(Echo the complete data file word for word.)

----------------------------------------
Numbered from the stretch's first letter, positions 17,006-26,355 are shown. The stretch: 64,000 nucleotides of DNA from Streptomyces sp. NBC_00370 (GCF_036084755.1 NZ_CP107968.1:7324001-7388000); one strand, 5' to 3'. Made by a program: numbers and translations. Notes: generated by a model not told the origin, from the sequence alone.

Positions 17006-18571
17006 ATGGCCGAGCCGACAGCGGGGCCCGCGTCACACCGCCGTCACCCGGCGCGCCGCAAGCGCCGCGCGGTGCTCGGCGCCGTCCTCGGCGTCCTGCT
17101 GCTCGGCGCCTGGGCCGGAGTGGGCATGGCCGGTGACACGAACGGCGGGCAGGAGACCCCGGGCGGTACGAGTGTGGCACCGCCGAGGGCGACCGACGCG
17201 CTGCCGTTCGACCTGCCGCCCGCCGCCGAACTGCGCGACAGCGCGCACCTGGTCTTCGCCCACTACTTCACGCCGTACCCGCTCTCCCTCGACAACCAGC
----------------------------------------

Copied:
Numbered from the stretch's first letter, positions 17,006-26,355 are shown. The stretch: 64,000 nucleotides of DNA from Streptomyces sp. NBC_00370 (GCF_036084755.1 NZ_CP107968.1:7324001-7388000); one strand, 5' to 3'. Made by a program: numbers and translations. Notes: generated by a model not told the origin, from the sequence alone.

Positions 17006-18571
17006 ATGGCCGAGCCGACAGCGGGGCCCGCGTCACACCGCCGTCACCCGGCGCGCCGCAAGCGCCGCGCGGTGCTCGGCGCCGTCCTCGGCGTCCTGCT
17101 GCTCGGCGCCTGGGCCGGAGTGGGCATGGCCGGTGACACGAACGGCGGGCAGGAGACCCCGGGCGGTACGAGTGTGGCACCGCCGAGGGCGACCGACGCG
17201 CTGCCGTTCGACCTGCCGCCCGCCGCCGAACTGCGCGACAGCGCGCACCTGGTCTTCGCCCACTACTTCACGCCGTACCCGCTCTCCCTCGACAACCAGC